Iran looks to put Persian cat into space

A capsule that was sent into space containing a live monkey is displayed in Tehran's Azadi Square on February 10, 2013
A capsule, codenamed Pishgam (Pioneer), that was sent into space containing a live monkey is displayed in Tehran's Azadi Square (Freedom Square) on February 10, 2013.

Iran has settled on a Persian cat as the best candidate for its latest trial for a manned space mission it hopes to make by 2020, state media reported Monday.

The feline would be following in the footsteps of a menagerie of dogs and monkeys who were among the of the US and Soviet programmes in the 1960s.

But the announcement of its planned foray into the atmosphere aboard Iran's Kavoshgar satellite carrier prompted an outcry from animal rights groups.

Top space official Mohammad Ebrahimi told the state IRNA news agency that the mission could go ahead by March next year but previous dates have been put off without official explanation.

Ebrahimi said the Persian cat was the favoured candidate for the mission after tests had been conducted on a number of animals.

His announcement drew an angry response from People for the Ethical Treatment of Animals.

"Iran's archaic experiment... is a throwback to the primitive techniques of the 1950s," the animal rights group's spokesman Ben Williamson said.

"European and US space agencies stopped sending animals into space not only because it is unethical but also because they turned out to be poor models for the human experience and because superior, more scientific non-animal methods of study are now available."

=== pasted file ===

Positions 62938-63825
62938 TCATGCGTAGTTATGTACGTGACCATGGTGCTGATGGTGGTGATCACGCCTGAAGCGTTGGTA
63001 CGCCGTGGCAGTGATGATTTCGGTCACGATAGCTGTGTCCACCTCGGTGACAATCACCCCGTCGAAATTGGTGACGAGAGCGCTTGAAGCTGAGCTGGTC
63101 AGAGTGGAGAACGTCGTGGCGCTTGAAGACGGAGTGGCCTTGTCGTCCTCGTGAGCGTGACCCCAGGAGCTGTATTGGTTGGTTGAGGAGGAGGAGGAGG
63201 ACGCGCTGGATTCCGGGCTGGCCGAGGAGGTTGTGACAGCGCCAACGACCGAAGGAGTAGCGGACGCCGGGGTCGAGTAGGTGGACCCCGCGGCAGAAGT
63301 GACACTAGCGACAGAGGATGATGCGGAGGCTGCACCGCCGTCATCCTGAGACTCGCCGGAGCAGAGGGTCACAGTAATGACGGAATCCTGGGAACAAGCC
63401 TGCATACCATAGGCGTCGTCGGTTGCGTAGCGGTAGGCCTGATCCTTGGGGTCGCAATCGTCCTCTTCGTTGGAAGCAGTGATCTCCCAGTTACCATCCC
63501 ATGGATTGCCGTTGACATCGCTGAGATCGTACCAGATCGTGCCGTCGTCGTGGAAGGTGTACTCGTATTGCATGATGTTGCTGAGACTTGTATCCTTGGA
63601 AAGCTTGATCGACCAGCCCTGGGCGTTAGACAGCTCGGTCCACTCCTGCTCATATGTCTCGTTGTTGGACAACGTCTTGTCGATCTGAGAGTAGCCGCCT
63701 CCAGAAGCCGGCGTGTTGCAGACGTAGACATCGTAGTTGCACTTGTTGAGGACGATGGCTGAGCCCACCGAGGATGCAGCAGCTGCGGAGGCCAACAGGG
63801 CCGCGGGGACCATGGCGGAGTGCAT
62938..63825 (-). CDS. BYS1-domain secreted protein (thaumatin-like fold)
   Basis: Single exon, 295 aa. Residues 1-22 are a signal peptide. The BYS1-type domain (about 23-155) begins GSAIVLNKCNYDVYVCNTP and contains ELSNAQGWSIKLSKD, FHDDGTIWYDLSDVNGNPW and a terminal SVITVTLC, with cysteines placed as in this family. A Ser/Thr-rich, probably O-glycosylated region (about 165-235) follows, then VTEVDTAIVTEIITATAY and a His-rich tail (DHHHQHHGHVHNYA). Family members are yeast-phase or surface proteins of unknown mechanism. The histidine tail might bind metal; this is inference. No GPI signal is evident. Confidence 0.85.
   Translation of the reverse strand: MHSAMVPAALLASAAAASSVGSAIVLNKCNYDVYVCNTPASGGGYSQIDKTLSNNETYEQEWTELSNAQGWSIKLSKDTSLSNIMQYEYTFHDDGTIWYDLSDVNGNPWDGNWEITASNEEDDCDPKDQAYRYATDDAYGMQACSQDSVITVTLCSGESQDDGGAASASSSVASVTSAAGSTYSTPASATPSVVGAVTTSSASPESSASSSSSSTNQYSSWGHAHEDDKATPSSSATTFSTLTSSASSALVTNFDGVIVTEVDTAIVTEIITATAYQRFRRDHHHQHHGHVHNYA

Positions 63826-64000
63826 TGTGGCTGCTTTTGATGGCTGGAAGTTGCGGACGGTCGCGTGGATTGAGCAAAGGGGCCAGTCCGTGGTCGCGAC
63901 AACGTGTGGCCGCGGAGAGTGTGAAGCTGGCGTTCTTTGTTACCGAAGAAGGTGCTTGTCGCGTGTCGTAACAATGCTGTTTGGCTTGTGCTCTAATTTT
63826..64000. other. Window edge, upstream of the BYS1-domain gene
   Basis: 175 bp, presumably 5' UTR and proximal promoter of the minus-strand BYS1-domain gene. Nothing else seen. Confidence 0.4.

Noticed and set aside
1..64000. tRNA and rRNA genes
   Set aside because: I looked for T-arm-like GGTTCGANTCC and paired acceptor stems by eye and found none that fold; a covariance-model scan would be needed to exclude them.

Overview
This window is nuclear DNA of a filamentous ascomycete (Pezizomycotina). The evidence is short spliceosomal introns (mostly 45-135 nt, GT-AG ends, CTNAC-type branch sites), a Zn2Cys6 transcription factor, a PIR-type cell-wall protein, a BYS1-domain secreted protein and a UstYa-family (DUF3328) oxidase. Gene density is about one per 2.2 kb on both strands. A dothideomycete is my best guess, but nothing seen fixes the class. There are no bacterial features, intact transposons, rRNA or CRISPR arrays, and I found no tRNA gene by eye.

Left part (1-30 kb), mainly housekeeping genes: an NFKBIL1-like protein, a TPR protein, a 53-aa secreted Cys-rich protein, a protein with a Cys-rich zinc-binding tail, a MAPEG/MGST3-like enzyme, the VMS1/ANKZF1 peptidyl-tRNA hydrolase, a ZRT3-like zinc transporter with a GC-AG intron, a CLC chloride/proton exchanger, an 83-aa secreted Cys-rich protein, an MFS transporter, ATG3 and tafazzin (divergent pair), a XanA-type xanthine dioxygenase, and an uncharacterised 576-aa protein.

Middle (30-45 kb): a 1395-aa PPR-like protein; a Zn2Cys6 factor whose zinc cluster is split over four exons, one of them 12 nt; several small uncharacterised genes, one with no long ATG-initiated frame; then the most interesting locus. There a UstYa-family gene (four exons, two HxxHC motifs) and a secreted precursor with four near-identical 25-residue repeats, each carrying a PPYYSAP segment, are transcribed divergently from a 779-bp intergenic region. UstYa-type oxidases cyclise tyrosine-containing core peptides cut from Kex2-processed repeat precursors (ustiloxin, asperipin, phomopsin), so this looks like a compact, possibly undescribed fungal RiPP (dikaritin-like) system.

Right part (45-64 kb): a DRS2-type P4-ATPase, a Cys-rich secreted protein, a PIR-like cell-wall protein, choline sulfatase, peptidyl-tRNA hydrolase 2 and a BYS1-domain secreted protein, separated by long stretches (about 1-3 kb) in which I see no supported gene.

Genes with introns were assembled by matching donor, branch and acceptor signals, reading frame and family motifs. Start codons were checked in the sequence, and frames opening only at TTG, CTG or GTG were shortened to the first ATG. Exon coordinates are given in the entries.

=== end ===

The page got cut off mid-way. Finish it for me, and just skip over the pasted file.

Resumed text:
Iran in January claimed to have successfully launched a live monkey into space and have it land safely back on Earth.

The claim was disputed, however, when at an official press conference a different monkey appeared to be presented to the media.

Iran's first attempt to send a monkey into space failed in September 2011.

Iran, which first put a satellite into orbit in 2009, has previously sent a rat, turtles and worms into space.

Iran's space programme has prompted concern among Western governments, which suspect it is cover for an attempt to master the technology that would be required to deliver a nuclear warhead.

Iran denies any such ambition.

The Persian is the most popular breed of feline in the United States, according to the Cat Fanciers' Association.

It draws its name from the historic name for Iran, where it has a recorded history dating back centuries before the time of Christ.

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© 2013 AFP

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Sep 18, 2013
the only reason animals were sent to space before humans in the early days was to see if humans could survive, we know this now so... whats the point?

Sep 18, 2013
Perhaps they can launch a black cat on the next Friday the 13th!

only a fool or a madman would have a black cat cross the path of the entire planet. Why not just place a ladder in a sattelite while you're at it. Pure insanity. I suppose you'd name the cat Murphy?

Personally, I don't blame Iran for wanting to develop more advanced rockets.

As suggested in previous comments, the idea of placing animals in their rockets is silly from a science perspective. Therefore I suspect that the motive is publicity. They want people to know they have orbital capability, and the animals have gotten them extended press coverage.

These rockets are too small to carry a nuke or even a sizeable chemical weapon. They are a long way from having a credible ICBM. Hitting a target smaller than a country isn't that easy from space.

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